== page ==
Tap tap tap…tap tap tap. I turn my head at the distinctive sound of a woodpecker on a tree, hoping to glimpse it. I see a black-and-white body, with its head moving rhythmically as it searches for food, peck peck, peck peck. But is it a downy or a hairy woodpecker? Despite over 15 years of studying birds all over the globe, I still pause to double-check this one. If you’re new to birdwatching, or even a seasoned veteran, you’re about to embark on one of the trickier identification quests. Let’s find out which is which!
The Bottom Line
Hairy woodpeckers are larger than downy woodpeckers, have proportionally longer beaks, and have pure white outer tail feathers (whereas downy woodpeckers have black spots). Hairy woodpeckers also drum faster than downy woodpeckers. This gives downy woodpeckers the perception of being more delicate than hairy woodpeckers. If you want to catchy way to remember the size difference, just think dainty=downy and huge=hairy!
The main differences between downy and hairy woodpeckers are:
- The downy woodpecker is smaller, whereas the hairy woodpecker is larger
- Downy woodpeckers have smaller bills, whereas hairy woodpeckers have larger bills
- The white outer tails feathers of downy woodpeckers have black spots, whereas hairy woodpecker outer tail feathers have no spots
Downy woodpeckers and hairy woodpeckers have very similar ranges throughout the US and Canada, though the hairy woodpecker’s range extends further south into Mexico and parts of Central America. Both species are also residents (non-migratory) throughout the year and brighten up the winter landscape in the northern part of their range. That also means that in most of North America, you have a high likelihood of encountering either species – making telling them apart even more important.
How to Tell Them Apart
These two species often stump birdwatchers, as they are very similar in coloration. There are three ways to visually tell apart these two species.
The first, and perhaps the hardest, is size. The smaller downy averages 6.5 inches (range 5.5-6.7 inches), whereas the larger hairy averages 9.5 inches (range 7.1-10.2 inches). However, it can be difficult to estimate size with one bird alone unless you have a lot of practice or you have something nearby to compare. So, if body size isn’t working for you, check out the bill. If you have a clear view of the head and beak, look at how long the beak is compared to the head. In addition to having a smaller body, the downy has a smaller bill – it’s less than half as long as the head. The hairy, in comparison, has a bill that’s about the same length as the head.
If you’re still struggling, or can’t see the beak, hopefully, you have a good view of the tail, specifically the outer tail feathers. In the downy woodpecker, there are black spots in the outer white tail feathers, while the hairy woodpecker has pure white outer tail feathers. However, there is variation in body coloration throughout the range of both woodpecker species; in fact, there are currently 11 subspecies of hairy woodpeckers and 7 subspecies of downy woodpeckers recognized.
In both species, the males are distinguished from females by having a red patch on the back of their head. Otherwise, sexes are identical.
Their call is another way to tell these species apart. The call of the downy is a rapid whinny, descending in pitch (ki-ki-ki-ki-ki), while the call of the hairy stays on one pitch. A downy also makes a high-pitched pik! which is not as sharp than the stronger peek! of the hairy. Hairys also have more beats when they drum compared to downies (average 24.9 vs. 12.7, respectively).
Both species generally use the same types of habitat, such as forests, woodlots, and river groves. Both will also come to suet feeders and are backyard birds that can be seen in suburbia. However, downy woodpeckers are somewhat more abundant overall and are more willing to utilize habitats near urban environments, making them more common to see on backyard feeders than hairy woodpeckers. The smaller size of downy woodpeckers means that they can forage on thinner branches and stems for food. This type of younger vegetation is prominent in disturbed areas found near residential developments.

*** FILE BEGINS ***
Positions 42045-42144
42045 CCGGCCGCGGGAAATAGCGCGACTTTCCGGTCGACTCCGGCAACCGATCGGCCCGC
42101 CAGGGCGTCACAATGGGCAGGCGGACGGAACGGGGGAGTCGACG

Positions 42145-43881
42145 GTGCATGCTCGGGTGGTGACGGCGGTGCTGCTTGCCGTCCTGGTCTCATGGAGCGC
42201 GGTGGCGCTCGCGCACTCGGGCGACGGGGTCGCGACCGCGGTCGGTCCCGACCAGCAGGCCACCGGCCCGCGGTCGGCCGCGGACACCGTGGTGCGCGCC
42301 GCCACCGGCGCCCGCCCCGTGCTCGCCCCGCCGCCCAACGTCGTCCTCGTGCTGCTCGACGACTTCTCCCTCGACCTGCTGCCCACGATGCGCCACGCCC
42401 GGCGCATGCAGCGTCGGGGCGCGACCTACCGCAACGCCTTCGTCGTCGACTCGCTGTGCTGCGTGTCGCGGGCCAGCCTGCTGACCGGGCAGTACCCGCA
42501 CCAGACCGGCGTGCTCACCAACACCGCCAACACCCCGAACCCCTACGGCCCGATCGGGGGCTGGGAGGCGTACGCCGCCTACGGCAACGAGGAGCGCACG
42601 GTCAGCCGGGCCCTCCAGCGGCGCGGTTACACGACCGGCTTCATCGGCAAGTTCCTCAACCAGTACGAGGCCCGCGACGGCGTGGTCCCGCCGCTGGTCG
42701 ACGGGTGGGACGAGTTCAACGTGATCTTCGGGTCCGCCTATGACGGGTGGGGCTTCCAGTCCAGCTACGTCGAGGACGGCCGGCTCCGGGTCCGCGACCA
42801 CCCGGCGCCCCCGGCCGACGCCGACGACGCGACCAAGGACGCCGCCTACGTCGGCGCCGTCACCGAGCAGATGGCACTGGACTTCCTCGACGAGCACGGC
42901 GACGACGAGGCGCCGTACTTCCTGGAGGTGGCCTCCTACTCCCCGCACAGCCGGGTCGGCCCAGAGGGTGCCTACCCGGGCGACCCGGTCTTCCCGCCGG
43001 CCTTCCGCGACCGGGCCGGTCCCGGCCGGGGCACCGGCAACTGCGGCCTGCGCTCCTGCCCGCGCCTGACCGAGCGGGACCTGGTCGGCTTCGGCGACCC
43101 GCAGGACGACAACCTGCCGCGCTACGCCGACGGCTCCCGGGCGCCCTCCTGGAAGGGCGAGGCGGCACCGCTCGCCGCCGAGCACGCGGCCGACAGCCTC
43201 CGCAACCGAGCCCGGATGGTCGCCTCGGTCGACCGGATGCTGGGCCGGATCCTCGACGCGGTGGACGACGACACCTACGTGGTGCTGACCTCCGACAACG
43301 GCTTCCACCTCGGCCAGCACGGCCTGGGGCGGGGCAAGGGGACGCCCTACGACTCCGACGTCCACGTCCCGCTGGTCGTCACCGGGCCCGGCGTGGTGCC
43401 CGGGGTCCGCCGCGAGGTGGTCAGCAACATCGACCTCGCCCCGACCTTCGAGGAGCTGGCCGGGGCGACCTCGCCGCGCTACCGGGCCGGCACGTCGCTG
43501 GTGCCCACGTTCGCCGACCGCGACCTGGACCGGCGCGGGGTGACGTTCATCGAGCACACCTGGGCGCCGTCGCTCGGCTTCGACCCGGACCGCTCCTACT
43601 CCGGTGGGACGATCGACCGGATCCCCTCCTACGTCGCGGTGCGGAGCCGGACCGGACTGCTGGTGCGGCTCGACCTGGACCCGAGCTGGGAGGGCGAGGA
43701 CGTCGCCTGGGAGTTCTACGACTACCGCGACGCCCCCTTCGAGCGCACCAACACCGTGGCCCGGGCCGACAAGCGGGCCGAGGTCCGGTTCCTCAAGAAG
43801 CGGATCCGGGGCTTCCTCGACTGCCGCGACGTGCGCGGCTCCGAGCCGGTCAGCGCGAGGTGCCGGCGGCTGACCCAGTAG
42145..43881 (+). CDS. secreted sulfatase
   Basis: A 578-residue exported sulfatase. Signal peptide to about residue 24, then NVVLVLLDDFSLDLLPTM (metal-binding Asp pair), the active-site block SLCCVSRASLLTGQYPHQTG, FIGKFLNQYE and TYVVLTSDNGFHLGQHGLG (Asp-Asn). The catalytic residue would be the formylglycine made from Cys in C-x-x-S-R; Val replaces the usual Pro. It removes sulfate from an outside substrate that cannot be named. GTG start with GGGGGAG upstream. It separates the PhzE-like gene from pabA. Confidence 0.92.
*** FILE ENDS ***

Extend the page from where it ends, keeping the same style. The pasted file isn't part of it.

Both species are mainly insectivorous. Like most woodpeckers, they are built for chiseling away bark and into wood, eating insects in all their life stages (eggs, larvae, pupae, and adults) in both live and dead wood. As a few examples, both species consume spruce bark beetles which can have population outbreaks that kill healthy trees; both species may increase in abundance in burned forests when wood-boring beetles become common; and the smaller hairy can land on goldenrod stems to eat the larvae in the galls. However, the two species do specialize somewhat in the strategies used for finding insects: hairy woodpeckers will excavate wood for insects more and downy woodpeckers will feed more often on the bark and in crevices. They will also eat berries and, as anyone with a backyard feeders knows, seeds and suet as well. They have also been reported – rarely – to feed on sap.
Downy woodpeckers are more curious and bolder than hairy woodpeckers, but hairy woodpeckers are more aggressive and attack downy woodpeckers. Downy woodpeckers are also more likely to be in mixed-species flocks, a behavior that lets them forage more efficiently since they spent less time being vigilant.
Both species are cavity nesters, and both sexes excavate the nest hole in a dead tree or dead part of a live tree. As you would expect from their larger size, hairy woodpeckers make larger cavities and entrance holes. Hairy woodpecker holes are also more oval-shaped (2 inches high, 1.5 inches wide) vs. more round for downy woodpecker holes (1-1.5 inches across). Both sexes incubate the eggs (downy woodpeckers lay 3-8 eggs, usually 4-5, and incubate for 12 days; hairy woodpeckers lay 3-6 eggs and incubate for 11-12 days) and feed the young (downy young fledge in 18-22 days while hairy young fledge in 28-30 days).
Other Similar Species
Woodpeckers and sapsuckers are two of the few groups of birds that climb upright on tree trunks and branches. Of the woodpeckers and sapsuckers, there are several species that look similar to the hairy and downy: three-toed, black-backed, ladder-backed, Nuttall’s, and red-cockaded woodpeckers, plus yellow-bellied and red-naped sapsuckers. That’s quite the list! To make the comparison easier, I’ve compiled a table to describe three places whether there are fairly large differences between our two focal species and the look-a-likes: